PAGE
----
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BDNF responsiveness of human colon cancer-derived TRKBT695I and TRKBD751N expressed in colon cancer cells.(A) COLO 205 cells and (B) Caco-2 cells expressing wild-type or mutant TRKB were stimulated with 10 ng/ml recombinant BDNF and analyzed for phospho-tyrosine (pY) content by immunoprecipitation (IP) and subsequent immunoblot (IB) analysis. (C) Cell lysates of COLO 205 cells from (A) and, (D) lysates of Caco-2 cells from (B) were analyzed for phospho (p) and total TRK and (p)ERK. The MEK inhibitor U0126 was applied to confirm the identity of the pERK signals. β-actin serves as loading control.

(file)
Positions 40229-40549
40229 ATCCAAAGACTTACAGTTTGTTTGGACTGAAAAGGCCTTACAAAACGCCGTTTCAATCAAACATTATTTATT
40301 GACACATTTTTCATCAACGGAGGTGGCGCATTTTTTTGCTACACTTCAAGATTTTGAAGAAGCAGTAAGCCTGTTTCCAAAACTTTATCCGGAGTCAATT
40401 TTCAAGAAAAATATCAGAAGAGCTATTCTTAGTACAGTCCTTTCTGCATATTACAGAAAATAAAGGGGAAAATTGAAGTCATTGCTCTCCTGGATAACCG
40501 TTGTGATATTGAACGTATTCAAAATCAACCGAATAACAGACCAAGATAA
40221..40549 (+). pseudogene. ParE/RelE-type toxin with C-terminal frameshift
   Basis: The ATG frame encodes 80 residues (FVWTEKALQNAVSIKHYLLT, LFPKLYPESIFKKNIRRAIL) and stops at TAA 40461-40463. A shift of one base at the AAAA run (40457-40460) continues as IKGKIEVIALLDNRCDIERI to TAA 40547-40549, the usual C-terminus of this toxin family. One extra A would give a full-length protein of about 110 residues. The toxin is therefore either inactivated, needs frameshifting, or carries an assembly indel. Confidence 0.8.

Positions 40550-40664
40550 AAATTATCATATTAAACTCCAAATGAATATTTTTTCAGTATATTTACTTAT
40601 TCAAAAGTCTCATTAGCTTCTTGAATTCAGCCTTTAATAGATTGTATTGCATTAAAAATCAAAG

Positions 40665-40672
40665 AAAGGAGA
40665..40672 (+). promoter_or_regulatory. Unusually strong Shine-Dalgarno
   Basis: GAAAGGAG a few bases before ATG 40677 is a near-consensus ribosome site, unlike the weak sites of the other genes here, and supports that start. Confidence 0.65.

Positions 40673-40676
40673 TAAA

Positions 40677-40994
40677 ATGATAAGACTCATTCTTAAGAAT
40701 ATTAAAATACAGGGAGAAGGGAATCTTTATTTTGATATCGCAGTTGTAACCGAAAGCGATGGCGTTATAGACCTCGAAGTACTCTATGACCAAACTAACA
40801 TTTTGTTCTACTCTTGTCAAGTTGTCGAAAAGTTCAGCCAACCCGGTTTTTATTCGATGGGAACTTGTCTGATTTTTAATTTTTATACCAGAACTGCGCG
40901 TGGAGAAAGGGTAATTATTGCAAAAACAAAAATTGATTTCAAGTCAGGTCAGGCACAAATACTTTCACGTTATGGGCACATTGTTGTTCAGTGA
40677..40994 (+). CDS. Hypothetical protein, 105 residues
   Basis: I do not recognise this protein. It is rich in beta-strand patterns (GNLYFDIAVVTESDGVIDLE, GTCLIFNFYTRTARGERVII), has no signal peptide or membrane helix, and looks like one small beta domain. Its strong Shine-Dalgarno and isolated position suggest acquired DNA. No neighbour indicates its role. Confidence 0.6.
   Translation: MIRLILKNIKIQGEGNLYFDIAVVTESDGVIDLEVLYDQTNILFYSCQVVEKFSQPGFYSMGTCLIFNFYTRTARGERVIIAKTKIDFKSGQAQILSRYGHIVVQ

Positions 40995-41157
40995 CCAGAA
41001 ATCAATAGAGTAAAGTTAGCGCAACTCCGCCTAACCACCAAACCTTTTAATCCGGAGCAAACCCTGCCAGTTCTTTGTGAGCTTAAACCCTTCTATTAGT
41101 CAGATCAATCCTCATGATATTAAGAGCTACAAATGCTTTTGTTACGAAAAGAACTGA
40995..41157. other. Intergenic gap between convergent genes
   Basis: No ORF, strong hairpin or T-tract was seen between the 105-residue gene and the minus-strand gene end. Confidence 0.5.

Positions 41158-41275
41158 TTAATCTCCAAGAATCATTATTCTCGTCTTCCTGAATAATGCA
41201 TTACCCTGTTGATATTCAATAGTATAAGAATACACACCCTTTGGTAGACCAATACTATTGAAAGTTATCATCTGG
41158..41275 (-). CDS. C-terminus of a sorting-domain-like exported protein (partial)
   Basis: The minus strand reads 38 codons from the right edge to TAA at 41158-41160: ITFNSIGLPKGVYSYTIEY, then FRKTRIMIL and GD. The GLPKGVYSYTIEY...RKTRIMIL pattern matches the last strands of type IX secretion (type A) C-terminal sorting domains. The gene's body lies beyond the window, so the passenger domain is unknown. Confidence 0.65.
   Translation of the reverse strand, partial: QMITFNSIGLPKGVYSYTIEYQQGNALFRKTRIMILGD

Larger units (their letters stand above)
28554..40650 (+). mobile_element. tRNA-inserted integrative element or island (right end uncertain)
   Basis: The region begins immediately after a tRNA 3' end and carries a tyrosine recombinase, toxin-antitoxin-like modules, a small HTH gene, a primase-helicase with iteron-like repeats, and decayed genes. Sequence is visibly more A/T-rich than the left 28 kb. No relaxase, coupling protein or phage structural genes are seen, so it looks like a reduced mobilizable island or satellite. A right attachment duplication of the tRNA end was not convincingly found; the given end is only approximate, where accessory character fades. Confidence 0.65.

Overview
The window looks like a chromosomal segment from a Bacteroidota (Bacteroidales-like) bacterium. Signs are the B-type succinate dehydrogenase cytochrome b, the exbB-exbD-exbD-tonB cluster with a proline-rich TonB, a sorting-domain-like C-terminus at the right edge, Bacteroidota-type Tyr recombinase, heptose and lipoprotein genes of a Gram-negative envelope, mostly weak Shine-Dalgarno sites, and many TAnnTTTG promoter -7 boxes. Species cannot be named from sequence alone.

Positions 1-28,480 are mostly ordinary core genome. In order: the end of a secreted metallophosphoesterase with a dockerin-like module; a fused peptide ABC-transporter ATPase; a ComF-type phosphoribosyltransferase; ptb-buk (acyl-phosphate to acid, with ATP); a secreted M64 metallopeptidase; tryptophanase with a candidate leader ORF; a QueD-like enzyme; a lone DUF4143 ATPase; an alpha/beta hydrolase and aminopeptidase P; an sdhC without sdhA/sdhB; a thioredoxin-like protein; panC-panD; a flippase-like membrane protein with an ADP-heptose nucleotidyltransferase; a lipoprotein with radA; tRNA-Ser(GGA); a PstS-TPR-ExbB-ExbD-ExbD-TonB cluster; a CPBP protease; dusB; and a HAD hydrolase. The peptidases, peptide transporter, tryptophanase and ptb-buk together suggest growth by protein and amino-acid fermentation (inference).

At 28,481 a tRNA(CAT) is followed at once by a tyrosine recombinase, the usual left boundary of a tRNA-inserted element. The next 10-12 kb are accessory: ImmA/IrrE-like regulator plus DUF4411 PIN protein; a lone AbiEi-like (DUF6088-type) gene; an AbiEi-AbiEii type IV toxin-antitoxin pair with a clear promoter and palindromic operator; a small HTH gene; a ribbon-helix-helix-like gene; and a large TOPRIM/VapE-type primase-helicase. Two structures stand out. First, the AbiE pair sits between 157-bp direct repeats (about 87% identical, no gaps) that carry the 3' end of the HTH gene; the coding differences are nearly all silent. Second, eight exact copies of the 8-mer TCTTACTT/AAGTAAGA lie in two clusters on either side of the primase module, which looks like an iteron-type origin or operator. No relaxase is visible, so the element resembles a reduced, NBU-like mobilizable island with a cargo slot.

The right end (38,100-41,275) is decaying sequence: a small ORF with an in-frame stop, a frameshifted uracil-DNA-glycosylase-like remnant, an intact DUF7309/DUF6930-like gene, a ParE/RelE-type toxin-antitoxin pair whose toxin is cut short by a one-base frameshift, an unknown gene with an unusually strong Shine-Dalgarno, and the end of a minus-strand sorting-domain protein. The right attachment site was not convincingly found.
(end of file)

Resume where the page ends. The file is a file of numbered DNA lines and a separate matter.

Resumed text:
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pone-0016871-g006: BDNF responsiveness of human colon cancer-derived TRKBT695I and TRKBD751N expressed in colon cancer cells.(A) COLO 205 cells and (B) Caco-2 cells expressing wild-type or mutant TRKB were stimulated with 10 ng/ml recombinant BDNF and analyzed for phospho-tyrosine (pY) content by immunoprecipitation (IP) and subsequent immunoblot (IB) analysis. (C) Cell lysates of COLO 205 cells from (A) and, (D) lysates of Caco-2 cells from (B) were analyzed for phospho (p) and total TRK and (p)ERK. The MEK inhibitor U0126 was applied to confirm the identity of the pERK signals. β-actin serves as loading control.